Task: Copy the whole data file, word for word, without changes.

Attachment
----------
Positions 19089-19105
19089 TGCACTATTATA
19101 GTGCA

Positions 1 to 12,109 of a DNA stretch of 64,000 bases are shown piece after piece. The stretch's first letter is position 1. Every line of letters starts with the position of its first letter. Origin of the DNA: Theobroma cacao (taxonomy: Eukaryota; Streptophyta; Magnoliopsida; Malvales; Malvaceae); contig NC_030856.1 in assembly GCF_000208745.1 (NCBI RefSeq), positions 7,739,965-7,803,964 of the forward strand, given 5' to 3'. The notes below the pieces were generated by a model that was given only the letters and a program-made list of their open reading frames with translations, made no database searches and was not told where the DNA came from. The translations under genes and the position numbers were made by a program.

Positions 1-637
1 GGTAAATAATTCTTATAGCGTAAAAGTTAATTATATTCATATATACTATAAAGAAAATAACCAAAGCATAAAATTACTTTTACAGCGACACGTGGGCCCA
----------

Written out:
Positions 19089-19105
19089 TGCACTATTATA
19101 GTGCA

Positions 1 to 12,109 of a DNA stretch of 64,000 bases are shown piece after piece. The stretch's first letter is position 1. Every line of letters starts with the position of its first letter. Origin of the DNA: Theobroma cacao (taxonomy: Eukaryota; Streptophyta; Magnoliopsida; Malvales; Malvaceae); contig NC_030856.1 in assembly GCF_000208745.1 (NCBI RefSeq), positions 7,739,965-7,803,964 of the forward strand, given 5' to 3'. The notes below the pieces were generated by a model that was given only the letters and a program-made list of their open reading frames with translations, made no database searches and was not told where the DNA came from. The translations under genes and the position numbers were made by a program.

Positions 1-637
1 GGTAAATAATTCTTATAGCGTAAAAGTTAATTATATTCATATATACTATAAAGAAAATAACCAAAGCATAAAATTACTTTTACAGCGACACGTGGGCCCA